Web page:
PCMA Convening Leaders is one of my favorite industry events.
While I enjoy other conferences, Convening Leaders continues to be my top pick because it aligns with who I am and who I’m striving to become. I also appreciate how they push the limits on innovation. 2018 marked my ninth time attending Convening Leaders.
But there’s one thing I did differently this year; one new decision I made that diminished my event experience.
Time to Come Clean: I Stayed with Family
Our son and daughter-in-law recently moved to Nashville. When I mentioned that this conference would be in Nashville, they insisted that I stay with them. The first couple of times, I politely declined, explaining that I’d be gone from early morning through the evening hours – but I’d tack on a few extra days for a visit with them.
The third time they encouraged me to stay with them, I caved. Yep, the “Mom” in me took over, appreciating that they longed to be my local hosts.
If you’re familiar with this conference, you know that room blocks sell out fast. Some time ago, PCMA introduced a higher registration fee for those who don’t book in their room block.
Apparently, this room block incentive is working. Each year, hotels within close proximity of the Convening Leaders’ hub sell out fast. In fact, it seems like they sell out faster with each passing year.
For other industry events, I might delay booking my hotel room. For Convening Leaders, it’s common knowledge that if you want to be near the action, you better book your hotel room early.
While it was only a 15-minute ride to the conference each day, I started to notice how this well-intended decision to stay offsite was negatively impacting my conference experience.
At times, I felt like a commuter attending a college where most students live on campus. Each day, I was becoming painfully aware of the serendipitous encounters I was missing out on. After all, some of the best conversations often happen in hotel lobbies or in an elevator ride with peers. Those chance encounters weren’t happening for me, given my choice to stay offsite.
What’s Missing Outside the Block
Looking back, there were three categories where choosing to stay offsite proved to be a drag on experiential speed:
- Less Time
The round trip to and from the conference consumed at least 30 minutes of each day, sometimes more. Add another 10 minutes or so to hail a cab or book an Uber. By the way, when you call Uber, you need to keep a close eye on your phone to know exactly where to meet up with drivers.Sure enough, each time, the Uber driver would arrive at the exact opposite end of convention center from where I was standing. Did I mention it was cold and rainy most days? That didn’t help and a few days after the conference ended, I came down with a cold.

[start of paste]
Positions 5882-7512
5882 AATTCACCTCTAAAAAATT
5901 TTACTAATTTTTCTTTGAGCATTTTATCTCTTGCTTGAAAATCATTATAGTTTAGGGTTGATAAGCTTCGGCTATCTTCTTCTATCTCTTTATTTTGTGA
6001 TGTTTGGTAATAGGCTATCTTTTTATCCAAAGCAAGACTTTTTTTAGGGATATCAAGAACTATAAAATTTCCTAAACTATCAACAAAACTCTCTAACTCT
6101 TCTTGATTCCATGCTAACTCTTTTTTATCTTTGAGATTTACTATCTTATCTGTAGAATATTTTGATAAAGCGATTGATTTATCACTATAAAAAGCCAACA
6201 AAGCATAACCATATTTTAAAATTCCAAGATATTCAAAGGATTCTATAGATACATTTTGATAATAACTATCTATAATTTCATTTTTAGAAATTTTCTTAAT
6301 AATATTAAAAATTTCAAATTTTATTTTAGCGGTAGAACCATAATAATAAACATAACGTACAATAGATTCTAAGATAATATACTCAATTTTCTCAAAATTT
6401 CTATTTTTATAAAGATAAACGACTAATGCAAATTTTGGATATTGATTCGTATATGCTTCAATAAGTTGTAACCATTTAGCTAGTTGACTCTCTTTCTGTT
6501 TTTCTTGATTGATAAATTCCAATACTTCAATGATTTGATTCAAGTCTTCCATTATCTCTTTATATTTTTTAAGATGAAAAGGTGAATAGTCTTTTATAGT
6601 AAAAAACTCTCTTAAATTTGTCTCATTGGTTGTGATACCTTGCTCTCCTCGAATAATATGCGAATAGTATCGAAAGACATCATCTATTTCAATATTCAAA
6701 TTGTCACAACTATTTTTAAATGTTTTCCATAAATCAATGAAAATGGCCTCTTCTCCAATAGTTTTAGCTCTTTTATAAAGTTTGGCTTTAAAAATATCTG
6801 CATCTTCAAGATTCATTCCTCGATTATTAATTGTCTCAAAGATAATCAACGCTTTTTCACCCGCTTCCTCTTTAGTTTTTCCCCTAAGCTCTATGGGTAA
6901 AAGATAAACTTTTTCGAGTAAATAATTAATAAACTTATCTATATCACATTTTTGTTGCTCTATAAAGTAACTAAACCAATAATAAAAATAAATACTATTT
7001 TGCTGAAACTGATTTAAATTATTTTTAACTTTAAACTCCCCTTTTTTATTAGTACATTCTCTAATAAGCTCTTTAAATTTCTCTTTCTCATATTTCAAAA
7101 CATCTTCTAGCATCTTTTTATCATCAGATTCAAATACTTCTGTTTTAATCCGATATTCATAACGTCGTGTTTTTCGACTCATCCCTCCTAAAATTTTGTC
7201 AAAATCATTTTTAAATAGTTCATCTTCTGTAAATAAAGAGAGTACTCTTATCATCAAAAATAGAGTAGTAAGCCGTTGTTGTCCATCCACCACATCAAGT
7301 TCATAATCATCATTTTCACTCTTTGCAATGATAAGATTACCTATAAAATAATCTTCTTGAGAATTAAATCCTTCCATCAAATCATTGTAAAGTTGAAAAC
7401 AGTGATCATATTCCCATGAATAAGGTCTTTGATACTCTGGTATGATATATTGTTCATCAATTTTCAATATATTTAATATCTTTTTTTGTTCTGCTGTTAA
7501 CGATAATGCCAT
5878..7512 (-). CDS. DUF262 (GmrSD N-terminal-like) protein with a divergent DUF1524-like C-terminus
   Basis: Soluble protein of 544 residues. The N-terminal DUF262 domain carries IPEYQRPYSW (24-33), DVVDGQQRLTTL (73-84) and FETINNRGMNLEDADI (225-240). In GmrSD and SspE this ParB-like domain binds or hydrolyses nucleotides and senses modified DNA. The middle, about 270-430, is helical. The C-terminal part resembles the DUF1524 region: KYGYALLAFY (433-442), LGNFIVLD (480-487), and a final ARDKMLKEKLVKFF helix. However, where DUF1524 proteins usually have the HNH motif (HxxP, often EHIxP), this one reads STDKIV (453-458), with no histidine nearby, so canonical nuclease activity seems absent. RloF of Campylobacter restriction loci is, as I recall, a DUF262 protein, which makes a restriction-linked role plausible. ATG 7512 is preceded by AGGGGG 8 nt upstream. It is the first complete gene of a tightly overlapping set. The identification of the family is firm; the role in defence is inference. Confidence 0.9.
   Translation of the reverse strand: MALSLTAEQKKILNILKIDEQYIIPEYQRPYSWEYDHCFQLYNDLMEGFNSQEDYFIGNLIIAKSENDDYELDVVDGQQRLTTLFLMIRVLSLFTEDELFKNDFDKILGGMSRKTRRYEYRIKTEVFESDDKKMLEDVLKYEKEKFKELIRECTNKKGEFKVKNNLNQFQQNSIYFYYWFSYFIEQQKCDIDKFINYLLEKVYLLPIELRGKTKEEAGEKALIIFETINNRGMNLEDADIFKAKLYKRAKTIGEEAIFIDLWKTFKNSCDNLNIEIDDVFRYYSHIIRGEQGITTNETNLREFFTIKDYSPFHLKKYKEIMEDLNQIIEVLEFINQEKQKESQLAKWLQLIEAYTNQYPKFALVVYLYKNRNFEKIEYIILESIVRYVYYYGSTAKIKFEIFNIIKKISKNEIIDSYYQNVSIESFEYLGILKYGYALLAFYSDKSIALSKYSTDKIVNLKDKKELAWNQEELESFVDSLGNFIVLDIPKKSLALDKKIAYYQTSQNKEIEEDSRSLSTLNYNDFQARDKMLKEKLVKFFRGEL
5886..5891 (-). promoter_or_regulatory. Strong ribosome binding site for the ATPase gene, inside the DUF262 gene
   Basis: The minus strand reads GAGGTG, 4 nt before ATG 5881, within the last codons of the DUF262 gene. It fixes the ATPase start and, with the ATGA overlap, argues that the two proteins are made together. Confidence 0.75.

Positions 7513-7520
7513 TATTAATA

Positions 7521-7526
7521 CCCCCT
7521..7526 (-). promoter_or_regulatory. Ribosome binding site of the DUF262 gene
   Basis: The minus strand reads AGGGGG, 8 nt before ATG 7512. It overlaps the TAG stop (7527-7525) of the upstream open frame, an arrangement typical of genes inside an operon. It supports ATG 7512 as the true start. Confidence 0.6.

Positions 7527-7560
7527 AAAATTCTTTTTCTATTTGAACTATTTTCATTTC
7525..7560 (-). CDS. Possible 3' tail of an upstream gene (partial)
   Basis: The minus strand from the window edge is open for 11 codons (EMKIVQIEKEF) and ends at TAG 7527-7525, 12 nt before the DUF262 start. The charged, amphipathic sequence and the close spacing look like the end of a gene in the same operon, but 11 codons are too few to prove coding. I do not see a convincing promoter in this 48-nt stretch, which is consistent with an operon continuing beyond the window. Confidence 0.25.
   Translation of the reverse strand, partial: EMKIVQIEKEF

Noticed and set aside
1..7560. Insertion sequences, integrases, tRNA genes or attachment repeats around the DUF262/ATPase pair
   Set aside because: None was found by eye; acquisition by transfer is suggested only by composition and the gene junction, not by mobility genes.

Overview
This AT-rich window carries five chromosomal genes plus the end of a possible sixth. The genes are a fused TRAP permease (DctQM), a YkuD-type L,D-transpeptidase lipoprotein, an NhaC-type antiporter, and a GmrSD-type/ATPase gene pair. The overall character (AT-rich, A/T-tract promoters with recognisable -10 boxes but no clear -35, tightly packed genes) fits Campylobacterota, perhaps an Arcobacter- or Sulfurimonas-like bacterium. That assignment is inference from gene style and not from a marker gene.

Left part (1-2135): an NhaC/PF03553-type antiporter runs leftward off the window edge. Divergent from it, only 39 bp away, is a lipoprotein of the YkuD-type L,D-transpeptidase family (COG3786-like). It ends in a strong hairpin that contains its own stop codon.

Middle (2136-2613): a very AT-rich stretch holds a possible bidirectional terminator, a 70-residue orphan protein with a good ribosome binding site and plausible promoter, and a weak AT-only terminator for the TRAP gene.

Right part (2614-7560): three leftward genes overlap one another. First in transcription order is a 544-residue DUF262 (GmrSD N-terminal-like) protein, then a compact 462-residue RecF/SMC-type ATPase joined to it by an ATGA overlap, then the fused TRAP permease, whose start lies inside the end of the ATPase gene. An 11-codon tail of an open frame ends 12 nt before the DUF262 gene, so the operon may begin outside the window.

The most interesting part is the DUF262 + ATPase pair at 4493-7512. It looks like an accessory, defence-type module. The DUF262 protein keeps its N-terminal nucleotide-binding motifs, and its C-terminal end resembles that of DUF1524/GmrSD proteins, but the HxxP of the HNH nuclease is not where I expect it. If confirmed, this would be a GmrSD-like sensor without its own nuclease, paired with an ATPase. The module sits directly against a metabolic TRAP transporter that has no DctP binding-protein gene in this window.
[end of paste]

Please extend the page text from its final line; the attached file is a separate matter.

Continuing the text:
- Refresh Challenges
While the conference agenda was full, there were pockets of free time throughout the day. Yet these open times were never long enough time to warrant a round trip back to my offsite housing. As a next best option, I’d snag a seat in the lobby or at a coffee shop to rest up.When you’re staying onsite, even a 15-minute respite in your hotel room can be rejuvenating. Keep in mind, scouting out spots to recharge my devices also robbed my refresh bank. Often, the only open outlets for recharging devices were away from the action.
- More Gear to Tote
Each morning before leaving at 6:45 a.m., I’d pack up my bag with everything I needed to get me through the day. Preparing for a 12+ hour day meant I’d need to tote a bigger bag. Beyond the extra weight burden, toting more stuff won’t win you any fashion awards. Again, tapping the school metaphor, I felt like the student with the biggest pile of books—plus a clarinet—trying to move gracefully from one class to the next.
While each inconvenience might seem minor, in aggregate, they were draining my energy. When you consider the time and money invested to attend a conference, you want to be at your very best and capitalize on every moment.
Granted, this is the first and will be the last time I’ll stay offsite – but this recent experience also sparked new thoughts about how we might improve conference experiences for those who book within our block.
Here are a few initial thoughts:
- When there’s a break and attendees rush to the elevators for a quick refresh in their hotel room, how about sending an alert via the app to clue them in on less crowded elevator options?
- What other “creature comforts” might we have waiting in their hotel rooms? This could tee up new sponsorships.
- After the closing general session, how can we make their exit and journey home more pleasant? According to the Peak-End Rule, the last experience is one that’s remembered most of all. Perhaps a discount code for shuttles or limos to the airport for those who stay in the room block? The possibilities to improve their exiting experiences are endless – sounds like a great topic to brainstorm at your next event team meeting.
What other incentives and experience enhancers are you offering to reward those who book in your room block?